Newly acquired guard Ronnie Brewer played the final 4:44 of Wednesday night's 110-87 romp over the Utah Jazz at Chesapeake Energy Arena.
The defensive specialist obtained from the New York Knicks at last month's trade deadline has yet to play significant minutes in a competitive game, however.
Though anxiously awaiting quality playing time, Brewer understands he is caught in a numbers game on a talented team coached by Scott Brooks.
“Obviously he (Brooks) has been doing something right. I mean, this team is a phenomenal team,” Brewer said. “Different guys step up every night to play well other than KD (Kevin Durant) and Russ (Westbrook). When the time comes I just got to be ready.
“I don't let it get me down. If I don't play, you can do other things. You can cheer your teammates on. You can tell them things that maybe you see that they don't see on the court. You got to just do your part and that's part of being part of a great organization. Everybody has their role and does their part. And whenever my name is called I have to be ready and play to the best of my abilities.”
180 CLUB UPDATE
Despite a precipitous drop in his shooting percentages from the field since All-Star weekend, Durant remains alive and well for his fourth straight scoring title (28.3) and also had kept his head above water for the prestigious “180 Club” – shooting 50 percent from the field, 40 percent from 3-point range and 90 percent from the free-throw line.
Before the All-Star break, Durant was shooting 51.9 percent from the field; 42.7 percent from 3-point range and 90.7 percent from the free-throw line.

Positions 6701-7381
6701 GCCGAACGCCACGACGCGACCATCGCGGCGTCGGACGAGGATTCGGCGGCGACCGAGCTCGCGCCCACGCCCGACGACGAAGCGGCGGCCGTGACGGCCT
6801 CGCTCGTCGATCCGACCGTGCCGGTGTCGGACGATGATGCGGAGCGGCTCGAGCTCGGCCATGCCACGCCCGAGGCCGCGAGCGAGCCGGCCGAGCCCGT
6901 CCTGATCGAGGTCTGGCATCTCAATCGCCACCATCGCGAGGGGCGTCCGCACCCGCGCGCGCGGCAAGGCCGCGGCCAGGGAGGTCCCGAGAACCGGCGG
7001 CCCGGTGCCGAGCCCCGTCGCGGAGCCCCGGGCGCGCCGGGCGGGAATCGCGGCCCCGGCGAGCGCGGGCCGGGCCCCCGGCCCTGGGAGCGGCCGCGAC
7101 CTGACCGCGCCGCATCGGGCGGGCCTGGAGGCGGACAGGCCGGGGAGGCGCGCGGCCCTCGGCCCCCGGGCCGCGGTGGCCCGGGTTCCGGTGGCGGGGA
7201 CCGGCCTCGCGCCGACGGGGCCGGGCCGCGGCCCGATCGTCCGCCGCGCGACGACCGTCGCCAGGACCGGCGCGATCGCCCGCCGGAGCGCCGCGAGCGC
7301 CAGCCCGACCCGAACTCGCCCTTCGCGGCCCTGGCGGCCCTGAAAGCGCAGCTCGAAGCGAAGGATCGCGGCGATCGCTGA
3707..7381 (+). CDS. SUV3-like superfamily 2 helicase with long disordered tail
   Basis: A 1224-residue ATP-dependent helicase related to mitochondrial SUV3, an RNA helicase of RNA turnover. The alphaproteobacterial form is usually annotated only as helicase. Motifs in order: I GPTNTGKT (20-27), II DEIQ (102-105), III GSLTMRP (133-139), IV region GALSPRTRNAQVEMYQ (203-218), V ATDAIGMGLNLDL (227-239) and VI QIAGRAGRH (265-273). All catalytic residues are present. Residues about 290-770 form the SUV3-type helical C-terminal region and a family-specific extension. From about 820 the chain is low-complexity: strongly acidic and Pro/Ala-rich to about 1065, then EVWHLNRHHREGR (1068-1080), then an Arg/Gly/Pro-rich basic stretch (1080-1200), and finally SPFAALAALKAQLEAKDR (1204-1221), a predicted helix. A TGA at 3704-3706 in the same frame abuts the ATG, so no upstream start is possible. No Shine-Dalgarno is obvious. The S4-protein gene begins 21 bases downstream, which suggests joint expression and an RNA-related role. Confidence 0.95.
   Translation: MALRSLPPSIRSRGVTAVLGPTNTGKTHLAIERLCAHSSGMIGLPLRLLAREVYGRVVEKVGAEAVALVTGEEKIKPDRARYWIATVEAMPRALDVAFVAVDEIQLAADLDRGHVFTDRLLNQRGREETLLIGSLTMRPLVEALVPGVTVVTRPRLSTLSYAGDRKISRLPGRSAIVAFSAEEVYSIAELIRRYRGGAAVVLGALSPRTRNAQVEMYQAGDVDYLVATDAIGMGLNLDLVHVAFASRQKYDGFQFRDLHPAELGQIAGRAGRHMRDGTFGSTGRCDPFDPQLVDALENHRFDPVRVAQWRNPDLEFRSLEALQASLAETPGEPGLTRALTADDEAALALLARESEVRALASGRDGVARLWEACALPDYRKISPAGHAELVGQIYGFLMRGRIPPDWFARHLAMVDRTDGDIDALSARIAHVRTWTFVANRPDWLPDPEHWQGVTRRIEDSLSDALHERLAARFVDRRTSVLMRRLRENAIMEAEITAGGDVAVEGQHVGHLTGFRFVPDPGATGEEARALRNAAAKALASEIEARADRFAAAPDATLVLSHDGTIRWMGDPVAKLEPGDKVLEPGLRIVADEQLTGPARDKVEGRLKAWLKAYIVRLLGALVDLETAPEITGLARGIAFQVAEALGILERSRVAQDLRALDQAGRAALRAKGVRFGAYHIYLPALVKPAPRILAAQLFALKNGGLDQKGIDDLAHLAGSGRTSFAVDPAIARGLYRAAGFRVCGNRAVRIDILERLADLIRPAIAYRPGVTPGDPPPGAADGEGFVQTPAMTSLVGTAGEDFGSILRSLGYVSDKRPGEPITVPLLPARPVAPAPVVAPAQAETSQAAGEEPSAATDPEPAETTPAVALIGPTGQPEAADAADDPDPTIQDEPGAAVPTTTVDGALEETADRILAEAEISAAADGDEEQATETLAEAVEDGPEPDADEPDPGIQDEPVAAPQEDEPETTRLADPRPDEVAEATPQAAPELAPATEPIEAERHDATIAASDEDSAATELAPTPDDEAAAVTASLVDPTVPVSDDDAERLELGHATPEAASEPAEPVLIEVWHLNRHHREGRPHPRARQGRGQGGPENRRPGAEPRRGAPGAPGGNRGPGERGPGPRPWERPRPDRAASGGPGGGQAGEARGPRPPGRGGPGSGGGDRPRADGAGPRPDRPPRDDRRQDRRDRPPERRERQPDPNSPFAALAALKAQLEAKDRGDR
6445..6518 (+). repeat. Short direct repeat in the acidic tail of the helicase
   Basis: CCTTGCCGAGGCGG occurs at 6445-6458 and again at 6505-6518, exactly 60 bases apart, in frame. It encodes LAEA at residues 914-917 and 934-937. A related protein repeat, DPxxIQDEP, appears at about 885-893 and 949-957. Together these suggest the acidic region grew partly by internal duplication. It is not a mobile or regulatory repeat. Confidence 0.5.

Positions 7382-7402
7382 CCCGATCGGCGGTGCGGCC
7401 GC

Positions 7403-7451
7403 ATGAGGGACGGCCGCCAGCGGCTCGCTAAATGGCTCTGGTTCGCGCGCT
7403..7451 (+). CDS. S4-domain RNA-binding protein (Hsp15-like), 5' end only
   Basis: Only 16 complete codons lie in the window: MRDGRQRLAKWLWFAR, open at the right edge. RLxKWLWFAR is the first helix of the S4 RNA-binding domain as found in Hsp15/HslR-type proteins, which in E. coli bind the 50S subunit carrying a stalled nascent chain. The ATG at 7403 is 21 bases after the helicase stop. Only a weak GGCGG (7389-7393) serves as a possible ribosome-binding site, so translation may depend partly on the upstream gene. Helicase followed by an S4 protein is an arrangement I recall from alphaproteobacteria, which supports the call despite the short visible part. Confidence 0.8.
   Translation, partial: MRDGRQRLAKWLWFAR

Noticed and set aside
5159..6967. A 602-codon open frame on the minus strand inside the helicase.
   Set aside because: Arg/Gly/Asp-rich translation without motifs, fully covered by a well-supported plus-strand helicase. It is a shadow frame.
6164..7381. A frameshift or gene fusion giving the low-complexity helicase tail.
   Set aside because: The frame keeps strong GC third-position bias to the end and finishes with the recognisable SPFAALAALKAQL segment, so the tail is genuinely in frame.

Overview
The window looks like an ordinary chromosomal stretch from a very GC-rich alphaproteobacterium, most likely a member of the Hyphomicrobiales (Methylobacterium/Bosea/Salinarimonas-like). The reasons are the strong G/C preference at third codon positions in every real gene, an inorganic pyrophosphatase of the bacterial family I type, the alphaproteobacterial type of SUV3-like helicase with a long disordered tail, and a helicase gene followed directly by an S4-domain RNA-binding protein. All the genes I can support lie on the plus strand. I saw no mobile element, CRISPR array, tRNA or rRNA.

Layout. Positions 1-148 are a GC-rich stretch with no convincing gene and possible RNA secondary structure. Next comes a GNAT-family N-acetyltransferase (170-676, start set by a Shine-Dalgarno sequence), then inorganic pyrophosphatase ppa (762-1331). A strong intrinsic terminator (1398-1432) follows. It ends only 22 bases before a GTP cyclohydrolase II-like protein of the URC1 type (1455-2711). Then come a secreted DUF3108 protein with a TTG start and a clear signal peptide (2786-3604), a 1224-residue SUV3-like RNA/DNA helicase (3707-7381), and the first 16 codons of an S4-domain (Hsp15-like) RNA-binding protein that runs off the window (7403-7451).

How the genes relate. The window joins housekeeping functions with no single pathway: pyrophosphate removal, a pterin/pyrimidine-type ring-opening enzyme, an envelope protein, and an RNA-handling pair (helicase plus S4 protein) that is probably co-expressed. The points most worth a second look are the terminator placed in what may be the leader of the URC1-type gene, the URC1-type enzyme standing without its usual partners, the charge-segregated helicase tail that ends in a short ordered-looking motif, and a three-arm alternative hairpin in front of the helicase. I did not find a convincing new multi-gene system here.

Since the All-Star break, he has shot 43.1 percent from the field, 34.1 percent from 3-point range and 92.0 percent from the line.
On the season, Durant stands at 50.5 percent from the field, 41.5 percent from 3-point range and 91.0 percent from the line after Wednesday's game.
With 5:47 left in the third quarter, Utah forward DeMarre Carroll was called for a Flagrant Foul I when he fouled Durant on the way to the basket. It was a foul very similar to the Flagrant Foul I that Durant had received in Utah last month.
Westbrook received a technical foul when he immediately stepped in and verbally confronted Carroll.
“I was just trying to get my teammate away from it all,” Durant said of the play. “I seen Russ over there by himself, so that was the first thing I was concerned with. It was a hard foul, that's it. I did the same thing to one of their guys in Utah, so I couldn't be too upset about it. I just went over there to get Russell. I saw him in a sea of blue of Utah guys so I just tried to get him out of there because I knew he came to my rescue.
“Ain't nobody going to fight out there, first off. It wasn't that hard a foul. Glad I was able to get two free throws out of it.”
This one wasn't pretty from start to finish.
OKC had six turnovers in its first 12 possessions and finished with 25. Utah had 20 turnovers, which the Thunder turned into 25 points.
There were 52 fouls, five technical fouls and 66 free throws attempted – 33 by each team.
Utah scored nine points in the second quarter, the fewest points allowed for a quarter in Thunder history.
OKC's biggest lead was 32.
Signs spotted in the crowd:
“Westbrook Will You Marry My Mom” – held up by a little girl
“Oklahoma Welcomes Pope Francis”
The Thunder is now 14-3 after a loss this season and 49-12 (.803) after a loss in the last three seasons, which surpasses Chicago (50-13) for the NBA's best bounce-back record in that time span.
BY JOHN ROHDE